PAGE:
@feldon808 No. I've only got Legacy Elves and Aluren built on MTGO right now, buying a house in a few weeks so money's a bit too tight to sink the $200 in TIX to build this out. This might be a hair too slow as it sits right now it's a turn 4-5 deck to combo off, but playing control elements earlier may smooth that out. This is a list in a vacuum too, I haven't played this build anywhere but solitaire so far. But having played the Legacy deck for years it feels correct solitairing.
@stsung I mostly agree on what you said, it's usually one or more of those reasons, depending on the specific group of players and also the few chances of playing Vintage just generate a loop (few tournaments- > few "prepared" players -> low attendance/competition -> fewer tournaments etc.)
The Danish guys are just sort of a proof of that: Thiim came 9th with Traxos (that'd be the Shops specialist on a close-to-stock list) and Henrik made top 8 with something that looks close to unplayable (Eldrazi + actual Spheres?! that'd be the veteran player on a questionable deck.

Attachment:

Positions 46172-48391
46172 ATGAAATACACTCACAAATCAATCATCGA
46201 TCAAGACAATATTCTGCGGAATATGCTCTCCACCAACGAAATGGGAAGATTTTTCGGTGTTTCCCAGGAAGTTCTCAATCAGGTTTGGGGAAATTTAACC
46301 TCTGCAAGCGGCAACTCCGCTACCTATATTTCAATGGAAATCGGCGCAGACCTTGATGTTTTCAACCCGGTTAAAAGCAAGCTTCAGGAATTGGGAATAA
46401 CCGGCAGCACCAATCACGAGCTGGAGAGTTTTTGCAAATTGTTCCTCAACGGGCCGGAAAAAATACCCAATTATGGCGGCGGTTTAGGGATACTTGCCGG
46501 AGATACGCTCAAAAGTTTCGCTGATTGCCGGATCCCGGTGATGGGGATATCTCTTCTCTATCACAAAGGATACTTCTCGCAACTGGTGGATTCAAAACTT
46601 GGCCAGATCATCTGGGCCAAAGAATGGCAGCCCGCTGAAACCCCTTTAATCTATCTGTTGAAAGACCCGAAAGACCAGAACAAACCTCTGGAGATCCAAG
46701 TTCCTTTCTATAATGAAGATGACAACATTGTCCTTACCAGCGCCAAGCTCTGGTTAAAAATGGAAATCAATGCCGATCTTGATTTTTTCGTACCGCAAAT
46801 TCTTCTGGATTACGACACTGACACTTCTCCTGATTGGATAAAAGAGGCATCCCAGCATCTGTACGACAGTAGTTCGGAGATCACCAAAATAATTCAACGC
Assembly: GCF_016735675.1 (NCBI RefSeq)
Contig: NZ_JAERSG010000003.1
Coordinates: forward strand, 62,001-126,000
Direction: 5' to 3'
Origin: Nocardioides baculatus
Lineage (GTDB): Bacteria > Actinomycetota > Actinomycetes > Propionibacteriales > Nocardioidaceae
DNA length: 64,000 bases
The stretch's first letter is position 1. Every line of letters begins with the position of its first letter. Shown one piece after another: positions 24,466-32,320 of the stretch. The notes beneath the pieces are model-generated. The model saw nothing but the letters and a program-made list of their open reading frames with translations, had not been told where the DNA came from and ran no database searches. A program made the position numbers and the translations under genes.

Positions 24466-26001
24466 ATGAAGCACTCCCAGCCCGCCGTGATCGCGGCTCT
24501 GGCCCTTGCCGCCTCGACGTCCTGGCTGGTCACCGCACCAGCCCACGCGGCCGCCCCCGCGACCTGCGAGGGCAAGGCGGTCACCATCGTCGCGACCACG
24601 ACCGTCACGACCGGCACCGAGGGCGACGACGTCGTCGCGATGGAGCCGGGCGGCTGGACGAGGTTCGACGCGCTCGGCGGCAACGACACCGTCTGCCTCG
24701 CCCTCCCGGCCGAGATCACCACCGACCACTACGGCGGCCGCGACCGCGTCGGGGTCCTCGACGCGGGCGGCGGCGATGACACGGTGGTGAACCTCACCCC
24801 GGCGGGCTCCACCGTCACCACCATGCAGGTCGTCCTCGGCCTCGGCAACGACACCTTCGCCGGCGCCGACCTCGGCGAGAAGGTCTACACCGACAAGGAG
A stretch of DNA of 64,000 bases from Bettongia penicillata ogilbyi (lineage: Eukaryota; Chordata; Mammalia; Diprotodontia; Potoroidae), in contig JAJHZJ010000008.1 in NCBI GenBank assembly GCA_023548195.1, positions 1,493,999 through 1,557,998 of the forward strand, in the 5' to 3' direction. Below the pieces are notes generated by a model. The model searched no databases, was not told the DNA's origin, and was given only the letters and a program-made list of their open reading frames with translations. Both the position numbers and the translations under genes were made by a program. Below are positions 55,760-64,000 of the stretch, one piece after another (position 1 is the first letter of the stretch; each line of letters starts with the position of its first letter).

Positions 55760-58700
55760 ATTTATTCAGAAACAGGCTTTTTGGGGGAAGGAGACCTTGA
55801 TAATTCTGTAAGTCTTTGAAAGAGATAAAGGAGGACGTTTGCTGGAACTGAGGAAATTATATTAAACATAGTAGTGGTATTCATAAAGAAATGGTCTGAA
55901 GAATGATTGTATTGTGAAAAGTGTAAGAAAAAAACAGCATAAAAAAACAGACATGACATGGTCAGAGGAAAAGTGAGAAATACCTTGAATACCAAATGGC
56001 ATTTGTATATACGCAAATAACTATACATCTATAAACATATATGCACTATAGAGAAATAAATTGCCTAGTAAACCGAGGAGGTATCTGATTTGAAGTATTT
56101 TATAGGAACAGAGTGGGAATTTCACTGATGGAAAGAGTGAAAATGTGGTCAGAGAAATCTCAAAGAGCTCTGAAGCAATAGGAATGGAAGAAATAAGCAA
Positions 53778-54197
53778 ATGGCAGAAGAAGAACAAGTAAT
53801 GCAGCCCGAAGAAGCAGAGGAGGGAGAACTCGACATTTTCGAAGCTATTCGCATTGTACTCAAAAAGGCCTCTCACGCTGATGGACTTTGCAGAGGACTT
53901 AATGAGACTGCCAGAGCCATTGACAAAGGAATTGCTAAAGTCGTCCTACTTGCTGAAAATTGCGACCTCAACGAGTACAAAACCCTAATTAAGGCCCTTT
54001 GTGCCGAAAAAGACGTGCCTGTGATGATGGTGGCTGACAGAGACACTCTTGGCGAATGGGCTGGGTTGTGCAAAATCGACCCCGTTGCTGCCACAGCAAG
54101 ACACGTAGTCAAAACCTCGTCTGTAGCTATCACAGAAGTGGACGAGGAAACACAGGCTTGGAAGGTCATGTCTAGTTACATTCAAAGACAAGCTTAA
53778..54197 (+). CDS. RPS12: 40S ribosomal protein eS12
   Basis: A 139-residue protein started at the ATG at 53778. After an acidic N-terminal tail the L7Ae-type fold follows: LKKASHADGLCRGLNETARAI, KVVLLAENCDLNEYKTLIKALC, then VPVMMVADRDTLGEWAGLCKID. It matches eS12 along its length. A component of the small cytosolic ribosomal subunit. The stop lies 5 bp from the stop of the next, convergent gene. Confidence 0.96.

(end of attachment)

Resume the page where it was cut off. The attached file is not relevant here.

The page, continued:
Here we have also another kind of player, those that used to be REALLY good back in the days and just are not up to date anymore, but it's hard to show them without having them play on MODO or in the US. They're just so much better equipped than the average Vintage player that they can show up with anything and being a contender, especially on stuff that punishes the unprepared like Standstill, Remora, etc.
@ribby Thanks. We've been there for a while, IMO. The most common mode of Fiery Confluence was the "6 to opponent's face" as it closed out the game in a hurry with life-loss and Bolt-Snap-Bolt. I think Mentor getting restricted along with Gush made the control role worse and incentivized decks to try and exploit tempo more effectively, with cards like Wasteland. Shops is still the best tempo deck, but the URx decks can definitely fit into that role.
Edit: Also, Smash on a Precursor Golem is so good. About as good as Fiery Confluence on Precursor. 🙂